Dmitry Medvedev: I am very happy to see you all!
I understand that during your stay at Seliger you discussed innovation policy. Did you come to any agreement? What should the state be doing in this area?
Reply: Dmitry Anatolyevich, we not only discussed this issue but also brought along a number of concrete and clear proposals on what to needs to be done in general and what we can do ourselves.
Dmitry Medvedev: I see.
We have been working hard on this issue for several years now. Unfortunately, we have not made as much progress as we would have liked. I think that you also have this information.
Our companies, large and not so large, spend on average 6–7 percent of their budgets on innovation, and if you look at the situation in terms of the cost price of production, the result will be the same I think. Companies in developed countries spend 50–60 percent of their budgets on research and development. In Japan the figure is more than 70 percent. This really is a very big difference. Our task, of course, is to make every possible effort to encourage work in this area.
I want to inform you that I have just signed a decree on state prizes for young scientists. This is an idea that was proposed a while ago. The prizes are big: each is worth 2.5 million roubles. There are not a lot of them, but why do I say this?
First, we need to make promises that we can keep, and second, the prizes represent the summit of the support system for science, young people in science and innovation that the state should provide. Of course there should be a downwards flow of support: grants from the government and the ministries, but the main work should be carried out by the business community, because research issues are directly related to business, to entrepreneurship. This is completely normal, and this is the road that many countries are already travelling.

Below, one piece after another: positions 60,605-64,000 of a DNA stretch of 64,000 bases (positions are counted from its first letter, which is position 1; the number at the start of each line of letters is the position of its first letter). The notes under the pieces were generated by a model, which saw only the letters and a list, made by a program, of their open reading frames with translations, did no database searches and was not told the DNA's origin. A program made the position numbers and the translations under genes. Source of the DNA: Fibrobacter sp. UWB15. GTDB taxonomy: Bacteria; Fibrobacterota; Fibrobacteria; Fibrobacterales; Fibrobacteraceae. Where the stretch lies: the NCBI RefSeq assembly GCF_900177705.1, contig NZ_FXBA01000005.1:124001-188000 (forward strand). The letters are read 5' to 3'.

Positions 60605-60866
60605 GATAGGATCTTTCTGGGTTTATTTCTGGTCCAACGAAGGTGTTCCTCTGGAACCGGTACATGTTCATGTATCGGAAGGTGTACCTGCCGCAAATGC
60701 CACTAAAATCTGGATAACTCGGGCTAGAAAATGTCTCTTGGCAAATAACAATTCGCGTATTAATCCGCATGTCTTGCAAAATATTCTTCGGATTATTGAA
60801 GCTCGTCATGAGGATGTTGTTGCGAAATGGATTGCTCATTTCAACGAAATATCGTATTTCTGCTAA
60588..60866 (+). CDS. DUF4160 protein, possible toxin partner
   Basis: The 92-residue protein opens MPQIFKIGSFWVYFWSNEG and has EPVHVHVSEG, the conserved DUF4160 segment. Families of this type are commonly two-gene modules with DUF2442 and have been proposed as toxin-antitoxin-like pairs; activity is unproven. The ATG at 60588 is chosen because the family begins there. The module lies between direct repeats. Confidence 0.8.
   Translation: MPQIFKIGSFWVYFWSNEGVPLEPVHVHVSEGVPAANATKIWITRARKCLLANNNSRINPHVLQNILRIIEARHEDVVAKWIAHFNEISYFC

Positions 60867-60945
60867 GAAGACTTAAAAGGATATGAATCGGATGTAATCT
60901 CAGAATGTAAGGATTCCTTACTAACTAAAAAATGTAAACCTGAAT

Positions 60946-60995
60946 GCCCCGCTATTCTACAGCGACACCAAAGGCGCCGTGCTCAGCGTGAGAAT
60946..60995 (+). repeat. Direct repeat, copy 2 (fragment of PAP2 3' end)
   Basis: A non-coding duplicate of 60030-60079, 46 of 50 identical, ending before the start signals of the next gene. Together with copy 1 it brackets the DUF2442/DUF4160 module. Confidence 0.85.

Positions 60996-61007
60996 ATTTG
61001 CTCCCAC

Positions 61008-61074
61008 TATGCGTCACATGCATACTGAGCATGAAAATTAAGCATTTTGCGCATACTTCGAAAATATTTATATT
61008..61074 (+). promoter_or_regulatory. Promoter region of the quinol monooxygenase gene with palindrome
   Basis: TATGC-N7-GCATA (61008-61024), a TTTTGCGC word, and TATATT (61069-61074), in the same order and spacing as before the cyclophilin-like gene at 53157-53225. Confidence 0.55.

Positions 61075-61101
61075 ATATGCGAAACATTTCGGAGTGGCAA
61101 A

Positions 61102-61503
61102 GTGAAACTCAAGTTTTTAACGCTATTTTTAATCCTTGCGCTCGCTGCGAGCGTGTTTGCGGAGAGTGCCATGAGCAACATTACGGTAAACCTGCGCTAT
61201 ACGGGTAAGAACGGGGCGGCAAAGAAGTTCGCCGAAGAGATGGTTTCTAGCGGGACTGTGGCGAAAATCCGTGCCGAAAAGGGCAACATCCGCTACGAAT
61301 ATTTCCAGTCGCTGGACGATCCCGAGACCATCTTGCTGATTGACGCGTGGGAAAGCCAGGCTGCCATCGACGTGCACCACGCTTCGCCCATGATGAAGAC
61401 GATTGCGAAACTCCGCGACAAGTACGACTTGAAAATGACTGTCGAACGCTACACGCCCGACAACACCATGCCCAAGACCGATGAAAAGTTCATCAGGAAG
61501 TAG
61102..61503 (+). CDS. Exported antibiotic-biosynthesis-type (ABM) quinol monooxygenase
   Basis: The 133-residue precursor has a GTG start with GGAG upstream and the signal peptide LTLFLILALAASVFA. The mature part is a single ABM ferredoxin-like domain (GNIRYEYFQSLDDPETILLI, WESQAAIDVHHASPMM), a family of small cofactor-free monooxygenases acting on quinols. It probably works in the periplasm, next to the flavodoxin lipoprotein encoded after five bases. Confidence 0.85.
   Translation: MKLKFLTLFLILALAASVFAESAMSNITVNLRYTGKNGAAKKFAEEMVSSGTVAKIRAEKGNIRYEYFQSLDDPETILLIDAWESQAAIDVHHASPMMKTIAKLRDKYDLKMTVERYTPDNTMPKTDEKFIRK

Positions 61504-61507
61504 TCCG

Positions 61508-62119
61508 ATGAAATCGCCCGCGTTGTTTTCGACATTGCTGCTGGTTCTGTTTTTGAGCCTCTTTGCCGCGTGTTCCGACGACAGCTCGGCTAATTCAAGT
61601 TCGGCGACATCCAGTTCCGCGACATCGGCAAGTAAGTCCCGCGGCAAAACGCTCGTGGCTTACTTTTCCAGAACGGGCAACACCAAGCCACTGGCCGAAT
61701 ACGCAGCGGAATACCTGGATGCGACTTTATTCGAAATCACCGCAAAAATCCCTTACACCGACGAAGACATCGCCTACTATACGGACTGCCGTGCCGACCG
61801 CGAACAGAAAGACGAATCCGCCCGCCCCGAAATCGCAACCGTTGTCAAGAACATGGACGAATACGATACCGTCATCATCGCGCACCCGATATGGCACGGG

Talking about innovation, during the Soviet years enterprises typically engaged in work on innovation themselves, but almost all the developments that resulted went automatically into the state’s hands. Protection for these innovations came in the form of a copyright certificate that gave all rights to the invention directly to the state. There was also a specific thing known as the rationalising proposal, not a bad thing, incidentally, you could call essentially ‘know how’ in today’s language.
After we developed a modern system of rules regarding inventions, the copyright certificates disappeared and patents appeared. Patents are a form of protection that you need to seek yourself and that require money, but, as we know, they do not involve handing the rights to the invention to the state. In other words, not only do you have to invent something, but you then need to get a patent for your invention, pay for it or share the patent with someone, and then actually start using it.
Why do I say this? Unfortunately, work with patents is still not very developed in our country. In other countries, in Europe, China and America, there are thousands of people working in this area, but we are not doing this.
This means that a lot of our innovations either have no protection or obtain protection only after they end up abroad and the patent, accordingly, is issued to the buyers in other countries.
This is just one issue, and there are many others too of course. I propose that we talk about this and other issues that you consider relevant and important today.